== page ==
Adventures In San Francisco

Bay Bridge, San Francisco, CA

Once upon a time I lived in San Francisco and interned in Walnut Creek, CA. I was there through a Miami University program. In short it was an awesome four months of interning, exploring and learning. I visited start ups and tech giants alike. I roamed the touristy areas, local hangouts, and the natural gems that San Francisco has in abundance. It was the time of my life. After the program I was never more sure of my desire to work in the technology field.

I returned to Columbus where I had a good internship then returned to Miami’s campus in the fall. Since then I have been asked why don’t I return to the Bay Area? Why doesn’t Columbus, Ohio have the same opportunities that San Francisco has?

The short answer to the first question is it’s a risk. I am not adverse to risk, but it’s something I really have to consider. San Francisco has a wide array of opportunities but it also has a lot of competition to fill it. The housing itself can be a complicated expensive matter. It’s an all in or all out decision.

Addressing the second question, it’s relatively simple to answer. The climate and geography are what gives San Francisco it’s edge. The temperatures in San Francisco only fluctuate 10 degrees in a day give or take thanks to the Bay Area Effect. Jeans and a jacket for most of the year are sufficient. If you desire to experience extreme temperatures it only takes a BART, Caltrain, or car ride out of the city to find the temperatures that you desire. The weather will rarely interrupt your plans, which makes it an ideal place to visit or live. In Columbus we are subject to rain, rapidly fluctuating temperatures, storms and whatever else gets thrown our way.

Next San Francisco is endowed with a bay, rolling hills and greenery. It is all very picturesque and provides economic benefits that Ohio will never have. San Francisco is an import/export city that constantly brings in revenue. The bay itself provides entertainment for it’s citizens who can sail and surf. Its a view that caters to a thriving tourism industry. Tourist who can come to the city via ship, airport or rails. Surrounding the bay are beautiful hills where residents and visitors can lose themselves on a hike, bike ride or sit down for a picnic. Most of Ohio can’t compete with that especially a landlocked city like Columbus. Sure we have rivers but what good are they when we can’t use them for half of the year?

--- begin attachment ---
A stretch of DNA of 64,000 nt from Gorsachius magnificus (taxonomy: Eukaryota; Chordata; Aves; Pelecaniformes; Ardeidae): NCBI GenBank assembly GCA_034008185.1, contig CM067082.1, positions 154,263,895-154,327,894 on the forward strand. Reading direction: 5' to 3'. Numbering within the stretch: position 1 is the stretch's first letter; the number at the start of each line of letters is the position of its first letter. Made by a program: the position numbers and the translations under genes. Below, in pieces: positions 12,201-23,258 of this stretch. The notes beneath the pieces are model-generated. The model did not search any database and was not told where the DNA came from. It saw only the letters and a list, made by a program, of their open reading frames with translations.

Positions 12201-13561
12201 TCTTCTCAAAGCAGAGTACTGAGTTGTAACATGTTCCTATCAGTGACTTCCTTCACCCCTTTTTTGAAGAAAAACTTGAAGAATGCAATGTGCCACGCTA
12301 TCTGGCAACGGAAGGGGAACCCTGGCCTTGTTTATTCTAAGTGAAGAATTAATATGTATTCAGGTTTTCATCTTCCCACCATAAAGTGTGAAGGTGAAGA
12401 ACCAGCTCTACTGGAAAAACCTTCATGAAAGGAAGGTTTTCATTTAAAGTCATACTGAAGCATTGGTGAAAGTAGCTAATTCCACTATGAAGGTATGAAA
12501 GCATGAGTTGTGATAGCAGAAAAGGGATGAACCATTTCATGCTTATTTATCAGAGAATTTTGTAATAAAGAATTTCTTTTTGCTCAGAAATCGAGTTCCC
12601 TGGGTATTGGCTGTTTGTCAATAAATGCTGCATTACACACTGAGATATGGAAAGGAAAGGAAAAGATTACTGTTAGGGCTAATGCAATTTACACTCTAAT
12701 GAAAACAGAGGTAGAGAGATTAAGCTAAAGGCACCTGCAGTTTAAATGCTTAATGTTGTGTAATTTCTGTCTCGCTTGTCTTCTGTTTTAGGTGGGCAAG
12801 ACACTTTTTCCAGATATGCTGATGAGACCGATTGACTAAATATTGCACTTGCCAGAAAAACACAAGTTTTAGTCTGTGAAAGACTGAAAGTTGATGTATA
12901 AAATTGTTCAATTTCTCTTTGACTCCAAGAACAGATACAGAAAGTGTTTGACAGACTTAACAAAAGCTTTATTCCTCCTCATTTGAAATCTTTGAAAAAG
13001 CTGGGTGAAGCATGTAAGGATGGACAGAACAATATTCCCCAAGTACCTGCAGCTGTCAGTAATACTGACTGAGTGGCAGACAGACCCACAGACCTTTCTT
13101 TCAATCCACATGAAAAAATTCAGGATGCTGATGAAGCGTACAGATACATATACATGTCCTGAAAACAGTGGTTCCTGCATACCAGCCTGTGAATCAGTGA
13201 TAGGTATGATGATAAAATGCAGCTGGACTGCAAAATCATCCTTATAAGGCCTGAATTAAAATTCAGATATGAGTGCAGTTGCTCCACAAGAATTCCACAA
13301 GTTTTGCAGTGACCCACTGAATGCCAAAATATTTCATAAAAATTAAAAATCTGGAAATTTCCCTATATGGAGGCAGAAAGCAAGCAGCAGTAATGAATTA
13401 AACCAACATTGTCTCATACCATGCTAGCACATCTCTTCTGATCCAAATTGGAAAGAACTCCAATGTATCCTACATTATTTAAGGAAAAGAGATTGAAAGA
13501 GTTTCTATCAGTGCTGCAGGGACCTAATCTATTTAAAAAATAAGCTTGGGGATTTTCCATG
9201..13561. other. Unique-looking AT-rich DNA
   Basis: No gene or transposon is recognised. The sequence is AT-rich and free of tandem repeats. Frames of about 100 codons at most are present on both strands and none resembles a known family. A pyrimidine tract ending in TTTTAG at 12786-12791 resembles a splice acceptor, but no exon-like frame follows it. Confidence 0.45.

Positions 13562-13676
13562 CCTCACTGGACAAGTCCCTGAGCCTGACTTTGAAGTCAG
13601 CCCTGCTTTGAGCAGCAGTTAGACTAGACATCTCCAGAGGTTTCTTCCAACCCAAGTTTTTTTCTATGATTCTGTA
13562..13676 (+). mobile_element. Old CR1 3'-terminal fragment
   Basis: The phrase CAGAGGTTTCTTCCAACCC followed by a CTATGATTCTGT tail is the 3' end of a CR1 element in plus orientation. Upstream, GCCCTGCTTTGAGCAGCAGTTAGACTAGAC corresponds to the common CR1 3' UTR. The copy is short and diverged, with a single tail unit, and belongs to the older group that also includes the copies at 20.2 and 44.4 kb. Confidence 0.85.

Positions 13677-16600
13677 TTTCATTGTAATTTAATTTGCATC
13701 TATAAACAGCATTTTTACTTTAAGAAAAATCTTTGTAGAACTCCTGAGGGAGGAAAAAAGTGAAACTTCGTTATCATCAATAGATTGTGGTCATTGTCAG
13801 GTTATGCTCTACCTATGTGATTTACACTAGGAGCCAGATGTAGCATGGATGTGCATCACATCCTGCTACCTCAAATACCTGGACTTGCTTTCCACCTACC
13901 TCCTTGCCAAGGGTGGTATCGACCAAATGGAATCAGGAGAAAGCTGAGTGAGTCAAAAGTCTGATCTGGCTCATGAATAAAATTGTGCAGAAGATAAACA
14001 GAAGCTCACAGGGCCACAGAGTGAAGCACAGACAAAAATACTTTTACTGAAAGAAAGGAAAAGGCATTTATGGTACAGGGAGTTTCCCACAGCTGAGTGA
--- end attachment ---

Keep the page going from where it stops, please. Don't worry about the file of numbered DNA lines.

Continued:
San Francisco is actually relatively small for a large city (yeah, I know contradictory statement). It’s easy though to visit all of the main attractions within the city via public transit, foot or bike. Yet the city still feels large because within city limits there’s a lot of culture and history to discover. San Francisco is a major supporter of organic and gourmet food. This translates into a unique eating experience that is harder to find in the average city. This mentality arose from the heyday of the hippie district, Hayte-Ashbury. It’s a mentality that is also reflected in the city’s support of independent artists and start-ups. That’s one of the things that I love about SF is it’s respect for it’s history. A majority of the houses look like they could have come out of the 1900's and places like Alcatraz Island are well preserved. San Francisco knows how to make their history iconic and that’s why they have sight seeing tour buses roving about the city. If we had those in Columbus I am not sure what would be on the tour.

Next, Columbus is not where the money is at. The money is located in Silicon Valley and with the Angels/Venture Capitalist that are located in the nearby Menlo Park. Without this money the ability to launch a startup is rather difficult. Sure you can work out of your mom’s basement or from a dorm room but then you have to believe that you will be the exception rather than the rule when it comes to success. It’s a tough gamble to make. With the backing of a VC or Angel though you can increase your chances of success. This lures in young ambitious entrepreneur, dreamers and visionaries that might not otherwise step forward. Then talented programmers, marketers and designers follow suit in order to make the dream a profitable reality.

While Columbus is a fine place to live, sufficient in it’s opportunities, affordable and offers spacious housing it lacks the vibrant draw that San Francisco has. San Francisco’s weather is ideal all year long. It is networked by train/rails to other major cities like Berkley, Oakland, San Jose and Palo Alto etc. The bay and tourism bring in a constant stream of revenue which keeps the city’s economy up. A good economy means things to do, places to go, and people to see. When young talented people are seeking a place to live it seems that San Francisco would by far be the more alluring proposition. It’s a cycle of success that keeps feeding itself and propels the city forward in ways that Columbus can’t.